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New Fusion Theatre draws rave reviews

Barry McNamara
Theatre faculty Emily Rollie, Doug Rankin and Bill Wallace are shown at the Fusion Theatre last October.
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Does the new Fusion Theatre in downtown Monmouth signify progress for Monmouth College?
Monmouth College theatre professor Doug Rankin believes it does, for many reasons.
Rankin was asked to comment on the new space now that that the theater’s first show – “The Awesome 80s Prom” – completed its successful run earlier this month.
“The technical side is probably 100 percent better,” he said, comparing the Fusion Theatre to the former WIT Theatre, a space that had been created in the lower level of “HT,” the building that once housed the Haldeman-Thiessen Science Center. “The lights are at the ideal angle, and you can put them where you need them. There’s room for everyone in the tech booth. The biggest difference is all the extra space we have now.”
Two of the four “Prom” performances drew standing-room-only crowds, with approximately 150 patrons filling the 115-seat blackbox theatre.
“It went better than we even expected,” said Rankin of the first production.
That pleasant surprise carried over to Monmouth’s students.
“The students who worked in the show were blown away by the theatre’s quality and flexibility,” said Rankin. “They were very surprised. Most of them hadn’t seen it until it was almost done.”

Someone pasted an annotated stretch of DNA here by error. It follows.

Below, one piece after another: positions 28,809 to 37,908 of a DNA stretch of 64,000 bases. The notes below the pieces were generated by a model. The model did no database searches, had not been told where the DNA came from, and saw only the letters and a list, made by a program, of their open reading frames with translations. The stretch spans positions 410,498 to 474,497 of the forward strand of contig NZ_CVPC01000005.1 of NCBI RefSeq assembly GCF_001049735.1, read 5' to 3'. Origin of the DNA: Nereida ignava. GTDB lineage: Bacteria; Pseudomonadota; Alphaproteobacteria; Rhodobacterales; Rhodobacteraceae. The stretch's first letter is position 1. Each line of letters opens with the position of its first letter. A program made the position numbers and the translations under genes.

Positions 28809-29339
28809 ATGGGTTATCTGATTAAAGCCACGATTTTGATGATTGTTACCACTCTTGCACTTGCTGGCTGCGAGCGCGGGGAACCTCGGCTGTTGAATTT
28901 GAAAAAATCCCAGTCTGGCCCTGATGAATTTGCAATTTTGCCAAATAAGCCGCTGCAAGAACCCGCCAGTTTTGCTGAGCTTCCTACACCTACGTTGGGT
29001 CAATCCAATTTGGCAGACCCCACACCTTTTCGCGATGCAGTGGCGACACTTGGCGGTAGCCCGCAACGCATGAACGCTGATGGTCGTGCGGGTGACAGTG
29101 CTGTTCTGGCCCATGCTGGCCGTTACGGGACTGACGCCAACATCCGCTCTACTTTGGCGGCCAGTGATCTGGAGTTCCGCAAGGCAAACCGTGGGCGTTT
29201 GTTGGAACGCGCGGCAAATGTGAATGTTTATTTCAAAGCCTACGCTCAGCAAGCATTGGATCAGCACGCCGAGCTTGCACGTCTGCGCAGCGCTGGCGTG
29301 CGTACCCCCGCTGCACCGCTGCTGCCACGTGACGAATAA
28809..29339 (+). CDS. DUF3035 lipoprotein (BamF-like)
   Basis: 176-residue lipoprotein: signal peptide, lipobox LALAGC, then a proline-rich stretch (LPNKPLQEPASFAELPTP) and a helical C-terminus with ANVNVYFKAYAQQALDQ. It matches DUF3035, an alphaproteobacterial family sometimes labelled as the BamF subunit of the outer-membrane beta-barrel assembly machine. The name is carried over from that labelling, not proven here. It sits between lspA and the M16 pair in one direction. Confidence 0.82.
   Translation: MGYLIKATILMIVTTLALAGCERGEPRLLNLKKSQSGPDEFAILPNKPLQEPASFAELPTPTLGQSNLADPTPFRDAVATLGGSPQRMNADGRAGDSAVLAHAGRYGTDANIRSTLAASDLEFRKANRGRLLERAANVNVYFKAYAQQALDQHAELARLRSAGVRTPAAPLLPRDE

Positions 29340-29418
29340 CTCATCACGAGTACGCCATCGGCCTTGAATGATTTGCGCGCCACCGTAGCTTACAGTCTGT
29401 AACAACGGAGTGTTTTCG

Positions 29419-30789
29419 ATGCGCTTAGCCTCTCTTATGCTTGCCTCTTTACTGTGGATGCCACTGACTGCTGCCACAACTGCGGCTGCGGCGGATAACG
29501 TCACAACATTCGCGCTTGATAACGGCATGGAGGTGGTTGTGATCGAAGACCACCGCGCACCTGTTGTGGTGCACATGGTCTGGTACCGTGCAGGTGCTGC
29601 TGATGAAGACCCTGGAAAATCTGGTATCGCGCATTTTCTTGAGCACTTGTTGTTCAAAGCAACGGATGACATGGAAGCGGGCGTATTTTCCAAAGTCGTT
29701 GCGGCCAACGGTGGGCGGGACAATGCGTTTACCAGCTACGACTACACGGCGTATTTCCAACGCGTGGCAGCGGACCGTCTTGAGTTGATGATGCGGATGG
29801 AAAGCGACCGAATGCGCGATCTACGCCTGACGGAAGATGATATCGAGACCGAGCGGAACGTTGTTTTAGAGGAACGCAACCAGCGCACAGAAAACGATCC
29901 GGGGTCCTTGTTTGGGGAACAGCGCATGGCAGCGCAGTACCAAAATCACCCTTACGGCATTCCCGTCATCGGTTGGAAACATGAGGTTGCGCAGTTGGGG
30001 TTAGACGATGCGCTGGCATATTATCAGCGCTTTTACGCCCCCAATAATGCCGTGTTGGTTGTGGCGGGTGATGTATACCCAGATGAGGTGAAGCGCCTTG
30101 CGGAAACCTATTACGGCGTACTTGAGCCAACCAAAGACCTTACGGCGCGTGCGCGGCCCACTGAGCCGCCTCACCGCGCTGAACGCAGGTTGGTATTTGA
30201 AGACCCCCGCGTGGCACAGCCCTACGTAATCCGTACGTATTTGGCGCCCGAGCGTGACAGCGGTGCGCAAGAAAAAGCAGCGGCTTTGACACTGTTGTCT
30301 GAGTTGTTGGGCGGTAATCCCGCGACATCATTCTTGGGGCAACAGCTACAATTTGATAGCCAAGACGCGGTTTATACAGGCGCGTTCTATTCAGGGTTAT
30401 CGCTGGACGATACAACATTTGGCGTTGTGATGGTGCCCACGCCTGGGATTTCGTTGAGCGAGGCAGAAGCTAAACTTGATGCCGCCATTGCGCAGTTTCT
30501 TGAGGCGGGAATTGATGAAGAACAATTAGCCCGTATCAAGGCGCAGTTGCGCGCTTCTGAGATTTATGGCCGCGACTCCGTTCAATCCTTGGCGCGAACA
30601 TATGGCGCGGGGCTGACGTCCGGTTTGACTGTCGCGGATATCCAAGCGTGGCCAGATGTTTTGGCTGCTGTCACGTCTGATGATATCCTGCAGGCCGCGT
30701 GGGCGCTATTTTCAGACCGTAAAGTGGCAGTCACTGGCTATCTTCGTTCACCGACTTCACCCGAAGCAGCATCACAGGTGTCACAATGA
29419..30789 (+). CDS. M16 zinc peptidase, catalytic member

“Almost done” still describes the new space, which is located in a former retail store at 230 South Main St. Rankin said some flooring, wiring and track light installation remains to be finished, but those minor projects should be completed in advance of the Fusion Theatre’s grand opening, which is tentatively scheduled for May. The opening will coincide with a spring children’s show by the Buchanan Center for the Arts and an art exhibit in the lobby by Monmouth College professor emeritus Harlow Blum.
Rankin is glad the college was able to find a new venue for a blackbox theatre after HT was closed.
“A blackbox lends itself to more creativity,” he said. “A proscenium (such as the college’s Wells Theater) tells you what you can do. But you can tell a blackbox what you want it to do. You can move the seats and move the stage, and audiences can be surprised every time.”
Rankin and longtime theatre professor Bill Wallace were in on the ground floor of the planning process for the Fusion Theatre, molding the basic plans created by the Galesburg architectural firm of Metzger-Johnson into “what would work best for us,” said Rankin. “It designed itself in a way … it just came together and naturally worked.”
Although the college’s 2014-15 season has not yet been announced, Rankin said the Fusion Theatre will be “used extensively.” The space will host the Galesburg Festival Theatre and an art exhibit next month, and Rankin anticipates it being a popular space for summer theatre groups, music groups and film festivals, too.